NOTE: This story was updated after a court clerk clarified the hearings will be held in Rhode Island.

COVENTRY, R.I. (WPRI) — All three U.S. District Court Judges in Rhode Island have recused themselves from the federal Johnson’s Pond lawsuit, so an impartial judge from New Hampshire is being brought in to preside over the hearings.

Court documents show in late July, U.S. District Court Chief Judge John McConnell, Judge Mary McElroy and Judge William Smith recused themselves in the case between the owner of Johnson’s Pond and the R.I. Department of Environmental Management (DEM).

“While it is not uncommon for all of the Judges to recuse in a case, it doesn’t happen that often,” U.S. District Court Clerk Nora Tyer-Witek said. “In this particular case, all of the Judges have personal knowledge of the case through relationships to people who live in and around the pond.”

The owners of Johnson’s Pond’s dam and water flow rights, Soscia Holdings LLC, are suing the DEM over a state law that recently went into effect.

The law requires dam owners to get DEM’s approval to raise or lower water levels. Johnson’s Pond is one of six bodies of water to which the law applies.

The DEM issued a cease and desist order to Soscia Holdings to require them to raise the water levels that are consistent with historic use. In response, the owner’s lawyer filed a federal lawsuit claiming the cease and desist is unconstitutional.

The lawsuit states the actions by the DEM “require Soscia to keep its submerged land under water which actions completely deprive Soscia of all economically beneficial use of its property.”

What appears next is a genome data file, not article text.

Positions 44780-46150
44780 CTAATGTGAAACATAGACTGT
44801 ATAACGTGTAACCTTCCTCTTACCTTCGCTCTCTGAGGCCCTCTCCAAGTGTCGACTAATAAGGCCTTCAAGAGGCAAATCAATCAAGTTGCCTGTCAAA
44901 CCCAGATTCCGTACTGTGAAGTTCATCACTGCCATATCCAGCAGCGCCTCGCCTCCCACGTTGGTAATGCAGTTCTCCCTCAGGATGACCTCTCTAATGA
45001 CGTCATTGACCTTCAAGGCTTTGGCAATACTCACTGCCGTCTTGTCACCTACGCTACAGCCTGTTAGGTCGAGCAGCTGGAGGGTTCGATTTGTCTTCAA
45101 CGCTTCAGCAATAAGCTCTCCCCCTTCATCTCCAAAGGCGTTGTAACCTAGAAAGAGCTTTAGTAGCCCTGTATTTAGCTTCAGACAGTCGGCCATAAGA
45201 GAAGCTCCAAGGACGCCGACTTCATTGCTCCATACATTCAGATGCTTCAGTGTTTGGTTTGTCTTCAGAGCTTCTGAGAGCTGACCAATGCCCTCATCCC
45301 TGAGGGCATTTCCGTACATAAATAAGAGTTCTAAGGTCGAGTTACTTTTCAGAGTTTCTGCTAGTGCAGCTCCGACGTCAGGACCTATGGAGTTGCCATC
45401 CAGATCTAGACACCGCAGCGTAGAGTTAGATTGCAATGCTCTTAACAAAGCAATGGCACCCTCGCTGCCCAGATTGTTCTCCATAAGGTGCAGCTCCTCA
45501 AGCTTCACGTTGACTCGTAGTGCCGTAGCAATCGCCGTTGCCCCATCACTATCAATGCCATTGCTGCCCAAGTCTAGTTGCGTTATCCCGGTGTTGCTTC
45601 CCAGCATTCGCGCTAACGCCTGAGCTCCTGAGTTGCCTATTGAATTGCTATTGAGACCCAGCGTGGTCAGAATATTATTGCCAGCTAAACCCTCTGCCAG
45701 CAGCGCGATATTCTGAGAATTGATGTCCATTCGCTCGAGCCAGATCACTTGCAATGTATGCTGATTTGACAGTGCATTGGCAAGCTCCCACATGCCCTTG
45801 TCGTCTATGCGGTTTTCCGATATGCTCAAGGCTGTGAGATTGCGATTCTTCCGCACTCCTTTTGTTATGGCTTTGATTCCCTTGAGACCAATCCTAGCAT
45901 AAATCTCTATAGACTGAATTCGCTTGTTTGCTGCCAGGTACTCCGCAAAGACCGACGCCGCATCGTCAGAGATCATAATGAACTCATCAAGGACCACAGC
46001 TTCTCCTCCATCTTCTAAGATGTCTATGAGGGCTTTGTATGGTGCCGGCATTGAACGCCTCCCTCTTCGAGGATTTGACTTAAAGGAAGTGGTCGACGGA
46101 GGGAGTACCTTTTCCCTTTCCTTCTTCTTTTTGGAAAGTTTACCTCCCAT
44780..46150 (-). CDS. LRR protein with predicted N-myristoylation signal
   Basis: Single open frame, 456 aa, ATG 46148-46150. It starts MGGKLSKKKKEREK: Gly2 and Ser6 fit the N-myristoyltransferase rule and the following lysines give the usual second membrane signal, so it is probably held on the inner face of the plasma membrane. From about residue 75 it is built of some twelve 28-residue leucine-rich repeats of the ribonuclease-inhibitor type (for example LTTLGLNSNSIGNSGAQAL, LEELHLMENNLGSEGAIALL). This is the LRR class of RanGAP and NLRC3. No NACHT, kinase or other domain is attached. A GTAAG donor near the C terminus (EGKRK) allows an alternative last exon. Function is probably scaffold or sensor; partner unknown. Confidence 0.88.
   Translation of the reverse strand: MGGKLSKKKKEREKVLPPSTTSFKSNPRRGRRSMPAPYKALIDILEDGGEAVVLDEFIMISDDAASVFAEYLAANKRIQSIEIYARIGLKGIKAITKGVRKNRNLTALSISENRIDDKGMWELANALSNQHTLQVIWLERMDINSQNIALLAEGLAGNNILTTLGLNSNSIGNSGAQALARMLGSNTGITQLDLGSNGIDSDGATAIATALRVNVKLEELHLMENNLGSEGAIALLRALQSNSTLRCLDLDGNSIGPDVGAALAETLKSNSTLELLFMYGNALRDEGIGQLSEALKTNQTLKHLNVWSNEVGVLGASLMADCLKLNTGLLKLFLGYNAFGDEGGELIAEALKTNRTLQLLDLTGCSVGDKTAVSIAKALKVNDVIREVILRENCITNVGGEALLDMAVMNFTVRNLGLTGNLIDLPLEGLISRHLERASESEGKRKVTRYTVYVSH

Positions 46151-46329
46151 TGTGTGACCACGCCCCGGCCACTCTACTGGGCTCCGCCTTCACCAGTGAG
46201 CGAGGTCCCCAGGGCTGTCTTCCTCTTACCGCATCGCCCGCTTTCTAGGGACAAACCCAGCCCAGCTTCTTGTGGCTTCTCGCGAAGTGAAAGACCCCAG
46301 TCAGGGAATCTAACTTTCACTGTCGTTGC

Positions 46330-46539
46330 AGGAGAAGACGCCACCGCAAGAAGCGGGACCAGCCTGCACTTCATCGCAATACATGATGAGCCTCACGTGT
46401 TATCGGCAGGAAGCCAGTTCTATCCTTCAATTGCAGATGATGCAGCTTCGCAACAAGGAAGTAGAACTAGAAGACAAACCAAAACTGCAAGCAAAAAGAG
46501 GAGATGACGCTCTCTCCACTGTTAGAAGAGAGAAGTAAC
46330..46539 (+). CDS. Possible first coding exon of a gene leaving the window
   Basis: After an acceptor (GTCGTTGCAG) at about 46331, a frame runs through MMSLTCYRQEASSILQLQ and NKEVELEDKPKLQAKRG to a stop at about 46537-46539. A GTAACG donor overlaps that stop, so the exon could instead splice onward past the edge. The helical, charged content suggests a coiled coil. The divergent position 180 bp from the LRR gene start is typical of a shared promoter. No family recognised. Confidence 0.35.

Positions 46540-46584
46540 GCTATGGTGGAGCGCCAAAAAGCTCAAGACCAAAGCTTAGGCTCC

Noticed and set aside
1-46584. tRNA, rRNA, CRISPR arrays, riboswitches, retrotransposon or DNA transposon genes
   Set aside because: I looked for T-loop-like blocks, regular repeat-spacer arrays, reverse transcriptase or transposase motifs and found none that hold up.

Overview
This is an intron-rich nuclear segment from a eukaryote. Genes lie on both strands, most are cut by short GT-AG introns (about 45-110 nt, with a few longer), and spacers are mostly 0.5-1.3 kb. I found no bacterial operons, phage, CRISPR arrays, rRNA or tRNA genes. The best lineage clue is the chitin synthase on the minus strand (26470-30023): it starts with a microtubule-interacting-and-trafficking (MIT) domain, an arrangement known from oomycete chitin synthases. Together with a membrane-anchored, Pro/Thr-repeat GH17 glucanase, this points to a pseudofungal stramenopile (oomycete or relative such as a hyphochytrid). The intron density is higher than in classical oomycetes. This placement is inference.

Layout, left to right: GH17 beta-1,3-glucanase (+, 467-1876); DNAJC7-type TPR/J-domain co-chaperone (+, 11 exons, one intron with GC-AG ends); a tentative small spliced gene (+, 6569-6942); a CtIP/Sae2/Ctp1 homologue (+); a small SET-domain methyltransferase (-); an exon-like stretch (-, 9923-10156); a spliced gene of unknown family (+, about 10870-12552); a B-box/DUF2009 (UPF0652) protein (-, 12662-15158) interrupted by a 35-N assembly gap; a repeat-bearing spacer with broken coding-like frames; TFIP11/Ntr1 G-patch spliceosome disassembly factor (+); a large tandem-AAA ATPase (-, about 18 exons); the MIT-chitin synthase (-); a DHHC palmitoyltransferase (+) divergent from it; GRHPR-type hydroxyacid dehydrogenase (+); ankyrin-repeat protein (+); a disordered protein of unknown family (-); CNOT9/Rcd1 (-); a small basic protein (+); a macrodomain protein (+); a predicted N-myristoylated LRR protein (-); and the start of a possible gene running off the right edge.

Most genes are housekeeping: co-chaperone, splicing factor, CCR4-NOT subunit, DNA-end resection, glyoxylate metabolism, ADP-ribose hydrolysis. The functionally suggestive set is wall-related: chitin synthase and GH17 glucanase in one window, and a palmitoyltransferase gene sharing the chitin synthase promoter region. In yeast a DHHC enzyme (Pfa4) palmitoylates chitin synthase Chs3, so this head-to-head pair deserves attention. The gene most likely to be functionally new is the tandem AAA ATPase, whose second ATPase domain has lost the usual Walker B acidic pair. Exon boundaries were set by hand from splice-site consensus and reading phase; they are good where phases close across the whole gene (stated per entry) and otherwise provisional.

Soscia Holdings controls the dam and prior to the law going into effect, had control over when to open the gates to send water downstream, lowering the overall level of the pond.

On July 28, U.S. District Court records show Soscia Holdings filed a temporary restraining order in an attempt to stop the enforcement of the new state law. One day later, that order was denied by New Hampshire District Judge Landya McCafferty.

The controversy around the water levels in Johnson’s Pond began in 2020 when Soscia Holdings bought the dam and its water flow rights.

Residents are decrying the water levels, saying they are impacting their properties and wildlife.

Soscia Holdings’ attorney disputes those claims, saying they are in compliance with the lease they have with the town of Coventry.

The office of Rhode Island Attorney General Peter Neronha released a statement to 12 News saying it’s reviewing the case with the DEM and will defend the agency in the lawsuit.

“The Attorney General is aware of the concerning reports regarding water levels at Johnson’s Pond,” the statement read. “We are working closely with DEM to assess the information and will take whatever legal action is necessary to protect this important freshwater asset, including ensuring compliance with all applicable laws. This Office will also defend DEM in the lawsuit filed by Soscia Holdings.”